• The roles of the school librarians as information literacy specialists: a
           comparative study between Hong Kong, Shanghai, South Korea, Taipei, and
           Japan
    • Authors: Patrick Lo et al
      Abstract: New Library World, Volume 115, Issue 7/8, August 2014. Purpose School librarians are not merely managers of the school libraries, nowadays they are also expected to serve as administrators, teaching consultants, information specialists, and information literacy teachers, etc. Unfortunately, in many countries, especially in Asia there has always been a lack of understanding on the parts of the classroom teachers and school administration about their role as information literacy (IL) specialists in the public school system. The study is designed to examine and compare the different roles and expectations of the school librarians as information literacy instructors between Hong Kong, Japan, Shanghai, South Korea, and Taipei. Design/methodology/approach The school librarians in Hong Kong, Japan, Shanghai, South Korea, and Taipei were invited to take part in a questionnaire survey. A total number of 466 self-completed questionnaires were collected from all 5 regions. Findings The results indicated that the school librarians in both Taipei and South Korea outperformed the other regions, in terms of the scope and extent of duties and responsibilities these school librarians undertook as information literacy skills instructors. The staffing and organizational structures amongst the school libraries in Taipei also tended to be far more affluent and ‘departmentalized’ in comparison to the other 4 regions. Results also indicated that the amount of IL instructions carried out by the school librarians were directly proportional to the frequencies of collaborations the school librarians carried out with other subject teachers, as well as the extent the librarians themselves could contribute to the curriculum, as both information consultants and curriculum facilitators. Finally, the amount and level of reference duties performed by these school librarians for supporting the teaching of other subject teachers was another factor contributing to the overall success of IL instructions programmes being carried out. Originality/value The complex interactions of global trend and local responses in education system cannot easily be understood without the use of comparative studies (Arnove and Torres, 1999). The value of comparative studies lies in its potentials in highlighting the strengths and deficiencies of the education systems being examined, and thereby identifying valuable features of both foreign and local systems, as well as exposing defects for necessary improvements. Nevertheless, there has been a lack of cross-regional comparative research on IL programmes carried out via school libraries in East Asia. This study aims to provide a cross-analysis of empirical data collected in 5 different regions in East Asia for examining the issues of the role of the school librarians as IL skills specialists, by looking at their relationships with other colleagues, as well as their role as curriculum facilitator within the school community as a whole.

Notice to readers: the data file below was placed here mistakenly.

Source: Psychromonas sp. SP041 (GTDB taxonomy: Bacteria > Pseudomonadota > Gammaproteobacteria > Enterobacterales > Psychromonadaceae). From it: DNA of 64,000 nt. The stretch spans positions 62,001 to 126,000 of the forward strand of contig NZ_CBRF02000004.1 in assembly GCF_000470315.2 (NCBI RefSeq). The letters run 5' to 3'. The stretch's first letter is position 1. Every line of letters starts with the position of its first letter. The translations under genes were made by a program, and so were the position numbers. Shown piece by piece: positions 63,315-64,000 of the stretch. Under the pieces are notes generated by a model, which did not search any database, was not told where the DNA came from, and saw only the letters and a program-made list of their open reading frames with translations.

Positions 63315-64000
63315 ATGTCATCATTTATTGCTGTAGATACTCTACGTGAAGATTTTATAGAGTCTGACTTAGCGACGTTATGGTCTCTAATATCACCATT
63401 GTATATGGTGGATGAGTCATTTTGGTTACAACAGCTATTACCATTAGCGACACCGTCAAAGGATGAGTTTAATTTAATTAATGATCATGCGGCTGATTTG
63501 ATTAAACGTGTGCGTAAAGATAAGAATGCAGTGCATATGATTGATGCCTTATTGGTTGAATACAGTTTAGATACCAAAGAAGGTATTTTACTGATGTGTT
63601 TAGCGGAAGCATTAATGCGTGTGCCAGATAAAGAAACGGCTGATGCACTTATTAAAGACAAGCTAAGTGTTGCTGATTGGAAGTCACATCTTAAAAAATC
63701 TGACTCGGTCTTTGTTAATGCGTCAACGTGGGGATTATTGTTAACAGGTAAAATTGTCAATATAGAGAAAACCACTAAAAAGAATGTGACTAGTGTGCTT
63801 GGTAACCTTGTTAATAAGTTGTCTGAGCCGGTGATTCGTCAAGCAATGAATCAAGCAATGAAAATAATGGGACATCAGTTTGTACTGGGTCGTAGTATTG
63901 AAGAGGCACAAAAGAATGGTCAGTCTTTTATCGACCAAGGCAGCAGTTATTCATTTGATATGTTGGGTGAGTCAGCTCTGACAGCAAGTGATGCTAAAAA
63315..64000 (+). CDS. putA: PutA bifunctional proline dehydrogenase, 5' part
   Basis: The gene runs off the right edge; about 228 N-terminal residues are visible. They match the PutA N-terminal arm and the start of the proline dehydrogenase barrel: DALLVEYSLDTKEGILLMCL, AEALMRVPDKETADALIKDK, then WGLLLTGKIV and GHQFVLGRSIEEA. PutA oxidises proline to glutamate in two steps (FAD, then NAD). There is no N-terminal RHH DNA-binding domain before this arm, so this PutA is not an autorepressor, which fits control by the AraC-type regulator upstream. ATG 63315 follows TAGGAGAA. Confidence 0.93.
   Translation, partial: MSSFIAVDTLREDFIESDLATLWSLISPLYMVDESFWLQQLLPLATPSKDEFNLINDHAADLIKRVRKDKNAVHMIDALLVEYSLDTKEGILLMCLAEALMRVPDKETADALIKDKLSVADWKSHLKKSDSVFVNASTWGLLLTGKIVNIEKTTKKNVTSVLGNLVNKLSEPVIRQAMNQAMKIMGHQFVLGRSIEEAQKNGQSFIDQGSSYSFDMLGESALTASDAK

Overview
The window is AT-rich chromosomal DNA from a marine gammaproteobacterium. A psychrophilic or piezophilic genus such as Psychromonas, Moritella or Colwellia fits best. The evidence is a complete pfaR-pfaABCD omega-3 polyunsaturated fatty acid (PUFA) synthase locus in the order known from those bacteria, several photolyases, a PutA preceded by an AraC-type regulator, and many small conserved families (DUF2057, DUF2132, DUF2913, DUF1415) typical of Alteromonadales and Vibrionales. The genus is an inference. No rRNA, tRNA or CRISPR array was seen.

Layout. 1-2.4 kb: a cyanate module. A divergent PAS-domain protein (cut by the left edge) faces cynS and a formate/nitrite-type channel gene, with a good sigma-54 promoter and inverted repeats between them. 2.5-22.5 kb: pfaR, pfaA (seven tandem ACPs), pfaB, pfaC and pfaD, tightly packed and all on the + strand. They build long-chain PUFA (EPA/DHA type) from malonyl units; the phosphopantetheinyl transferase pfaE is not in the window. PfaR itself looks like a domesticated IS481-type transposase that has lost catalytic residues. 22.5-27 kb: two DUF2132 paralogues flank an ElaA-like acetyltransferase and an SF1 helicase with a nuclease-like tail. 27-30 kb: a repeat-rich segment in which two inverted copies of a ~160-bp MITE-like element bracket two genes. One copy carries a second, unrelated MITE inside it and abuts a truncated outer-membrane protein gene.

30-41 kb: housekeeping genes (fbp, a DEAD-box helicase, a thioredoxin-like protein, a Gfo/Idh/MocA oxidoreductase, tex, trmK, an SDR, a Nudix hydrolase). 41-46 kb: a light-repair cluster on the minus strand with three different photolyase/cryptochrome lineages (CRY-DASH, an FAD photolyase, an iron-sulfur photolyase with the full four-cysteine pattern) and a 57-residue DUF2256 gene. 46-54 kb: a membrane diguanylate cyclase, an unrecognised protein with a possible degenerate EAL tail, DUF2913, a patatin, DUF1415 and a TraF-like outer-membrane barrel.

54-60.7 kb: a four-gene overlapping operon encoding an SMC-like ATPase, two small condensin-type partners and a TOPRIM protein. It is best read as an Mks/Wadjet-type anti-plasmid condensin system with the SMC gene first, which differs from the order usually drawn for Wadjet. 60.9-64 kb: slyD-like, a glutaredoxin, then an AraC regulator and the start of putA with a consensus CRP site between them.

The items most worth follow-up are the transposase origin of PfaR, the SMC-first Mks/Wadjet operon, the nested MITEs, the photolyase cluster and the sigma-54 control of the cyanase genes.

PubDate: Thu, 31 Jul 2014 20:07:44 GMT
       
  • Identifying the prevailing images in library & information science
           profession: is the landscape changing'
    • Authors: Evgenia Vassilakaki et al
      Abstract: New Library World, Volume 115, Issue 7/8, August 2014. Purpose This paper aims to provide a systematic review on Library and Information Science profession’s image and stereotypes from 2000-2013. In particular, it aims to identify and analyze the prevailing images of librarians in various contexts and explore possible changes occurring over time. Design/methodology/approach The method of systematic review is adopted to identify the prevailing images in Library and Information Science profession. Specifically, sixty papers were selected and five main themes emerged such as “public’s perceptions”, “librarians’ perceptions”, “students’ perceptions”, “mass media” and “image as an issue” after a thorough analysis of papers’ aim. Findings It was found that librarians were negatively perceived by both the wider public and the students. In terms of mass media, the image of ‘the old maid’ was dominant whereas newspapers focused on the male librarian who was perceived as glamorous. Positive stereotypes were also found in children books. On the whole, librarian’s image and relevant stereotypes have not changed considerably over time. Research limitations/implications This literature review considered only papers published between 2000 and 2013 and only in English mainly due to language restrictions. Originality/value This review identifies, critically analyzes and discusses the literature on the prevailing images and stereotypes associated with Library and Information Science profession in the last thirteen years. In addition, it attempts to identify and discuss any changes that occurred in this time frame.